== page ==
Since the fundamental changes to the Feed-in Tariff that have been introduced over the last 6 months it would appear that OFGEM has now moved its focus onto existing members of the scheme. We have noticed a significant increase in the number of OFGEM audits in the last few months investigating generating stations with existing full accreditation under the scheme, in many cases to be carried out by consultants Black & Veatch.
These audits look to be comprehensive, and investigate all aspects of the generating station’s compliance with the underlying requirements of the FIT scheme, including the specifics of commissioning, the ‘site’ of the generating station, the metering arrangements and the information provided in support of the accreditation application.
We have seen such audits issued to a variety of technologies, including Solar PV, Onshore Wind, Anaerobic Digestion and Hydro and across a wide range of installation sizes, so it would appear that this round of audits is extensive.
The audit letters request the provision of detailed information and documents prior to the date of the audit, and are often requested at short notice. These requests may prove problematic for generating stations that have, since commissioning and accreditation, been sold on to long term investors who were not necessarily involved in the initial development and construction phase. We are working closely with our clients to assist in responding to these OFGEM audit requests.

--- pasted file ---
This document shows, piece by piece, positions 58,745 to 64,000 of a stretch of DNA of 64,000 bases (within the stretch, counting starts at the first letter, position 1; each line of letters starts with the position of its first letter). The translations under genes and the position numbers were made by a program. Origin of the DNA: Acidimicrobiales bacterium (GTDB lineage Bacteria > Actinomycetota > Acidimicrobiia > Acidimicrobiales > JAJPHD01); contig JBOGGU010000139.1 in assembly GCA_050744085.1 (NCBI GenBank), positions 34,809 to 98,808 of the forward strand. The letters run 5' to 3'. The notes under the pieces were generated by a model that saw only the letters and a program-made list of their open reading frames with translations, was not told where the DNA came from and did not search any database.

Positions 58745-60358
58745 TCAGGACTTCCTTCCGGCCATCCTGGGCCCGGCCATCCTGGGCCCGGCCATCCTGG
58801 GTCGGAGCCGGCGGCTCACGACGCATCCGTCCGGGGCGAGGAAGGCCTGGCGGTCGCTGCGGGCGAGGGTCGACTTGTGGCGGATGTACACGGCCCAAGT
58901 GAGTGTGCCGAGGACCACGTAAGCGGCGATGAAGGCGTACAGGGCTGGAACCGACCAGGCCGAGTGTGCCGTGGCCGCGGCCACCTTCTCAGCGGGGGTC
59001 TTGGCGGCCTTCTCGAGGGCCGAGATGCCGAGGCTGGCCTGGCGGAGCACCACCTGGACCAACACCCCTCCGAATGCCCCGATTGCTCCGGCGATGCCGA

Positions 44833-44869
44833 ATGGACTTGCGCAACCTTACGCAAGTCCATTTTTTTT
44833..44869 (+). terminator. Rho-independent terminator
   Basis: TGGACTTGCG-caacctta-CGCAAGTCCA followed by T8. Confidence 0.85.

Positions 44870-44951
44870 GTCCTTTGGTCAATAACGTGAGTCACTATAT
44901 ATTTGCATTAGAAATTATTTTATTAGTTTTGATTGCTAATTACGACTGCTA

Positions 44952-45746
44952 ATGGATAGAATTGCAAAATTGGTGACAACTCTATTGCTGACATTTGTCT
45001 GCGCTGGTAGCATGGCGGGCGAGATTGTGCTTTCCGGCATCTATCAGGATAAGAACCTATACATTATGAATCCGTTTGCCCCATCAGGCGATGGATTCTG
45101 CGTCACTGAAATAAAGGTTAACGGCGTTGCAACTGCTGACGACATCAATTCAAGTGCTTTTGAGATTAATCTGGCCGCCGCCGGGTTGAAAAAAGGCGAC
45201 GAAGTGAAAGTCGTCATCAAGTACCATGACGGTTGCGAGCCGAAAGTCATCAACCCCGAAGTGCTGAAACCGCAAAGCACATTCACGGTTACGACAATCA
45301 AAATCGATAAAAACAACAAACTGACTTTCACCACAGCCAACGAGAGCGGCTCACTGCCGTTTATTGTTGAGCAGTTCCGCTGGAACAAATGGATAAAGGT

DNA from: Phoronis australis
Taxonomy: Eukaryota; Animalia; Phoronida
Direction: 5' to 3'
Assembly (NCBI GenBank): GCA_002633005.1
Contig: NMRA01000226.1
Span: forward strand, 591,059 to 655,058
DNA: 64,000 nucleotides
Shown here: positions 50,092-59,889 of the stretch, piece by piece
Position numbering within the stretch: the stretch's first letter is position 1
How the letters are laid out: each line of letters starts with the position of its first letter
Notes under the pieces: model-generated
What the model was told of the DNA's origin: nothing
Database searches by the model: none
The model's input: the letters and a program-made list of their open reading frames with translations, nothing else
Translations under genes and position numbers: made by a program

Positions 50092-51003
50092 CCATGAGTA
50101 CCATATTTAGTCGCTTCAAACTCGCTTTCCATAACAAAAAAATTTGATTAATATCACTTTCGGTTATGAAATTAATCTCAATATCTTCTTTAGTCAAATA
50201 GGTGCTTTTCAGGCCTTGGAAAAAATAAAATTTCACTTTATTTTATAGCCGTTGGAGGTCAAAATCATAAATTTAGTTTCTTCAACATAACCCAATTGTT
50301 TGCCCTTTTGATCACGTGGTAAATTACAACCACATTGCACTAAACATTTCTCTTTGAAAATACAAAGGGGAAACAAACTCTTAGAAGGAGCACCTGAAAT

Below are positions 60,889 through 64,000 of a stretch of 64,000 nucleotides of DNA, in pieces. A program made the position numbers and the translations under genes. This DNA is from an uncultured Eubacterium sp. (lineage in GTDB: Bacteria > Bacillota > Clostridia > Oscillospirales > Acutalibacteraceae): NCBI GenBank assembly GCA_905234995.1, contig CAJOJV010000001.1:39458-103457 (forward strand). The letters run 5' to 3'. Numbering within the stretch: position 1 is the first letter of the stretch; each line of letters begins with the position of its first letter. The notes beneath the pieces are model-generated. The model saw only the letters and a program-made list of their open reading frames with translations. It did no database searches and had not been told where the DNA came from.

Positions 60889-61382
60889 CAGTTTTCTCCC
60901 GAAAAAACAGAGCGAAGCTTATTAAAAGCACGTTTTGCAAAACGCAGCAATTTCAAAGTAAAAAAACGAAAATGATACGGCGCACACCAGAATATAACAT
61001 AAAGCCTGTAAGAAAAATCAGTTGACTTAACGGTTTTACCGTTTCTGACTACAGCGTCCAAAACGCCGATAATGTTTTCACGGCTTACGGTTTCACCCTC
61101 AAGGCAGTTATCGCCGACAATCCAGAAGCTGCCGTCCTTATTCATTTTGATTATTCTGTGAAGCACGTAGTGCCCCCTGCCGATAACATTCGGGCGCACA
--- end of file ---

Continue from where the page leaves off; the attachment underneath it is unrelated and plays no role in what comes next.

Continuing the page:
Given the perceived assault on renewable energy schemes over the past few years there is a feeling in the industry that now that entry into the FIT scheme has been significantly reduced the Government is seeking further savings by looking for generating stations to remove from the scheme on technicalities, and this is causing a level of anxiety for some holding renewable generation assets. Where it was once the view that, having achieved full accreditation, an investment was safe, this feeling of long term security is currently under threat.
It is hoped by many that these audits are simply looking for obvious abusers of the scheme, however given the history of the renewables obligation and FIT schemes there is certainly a fear that this is an attempt to remove as many as possible from the scheme. The underlying rationale for these audits will become apparent in time, however we would be surprised if at least a few of these audit outcomes did not end up before the courts.
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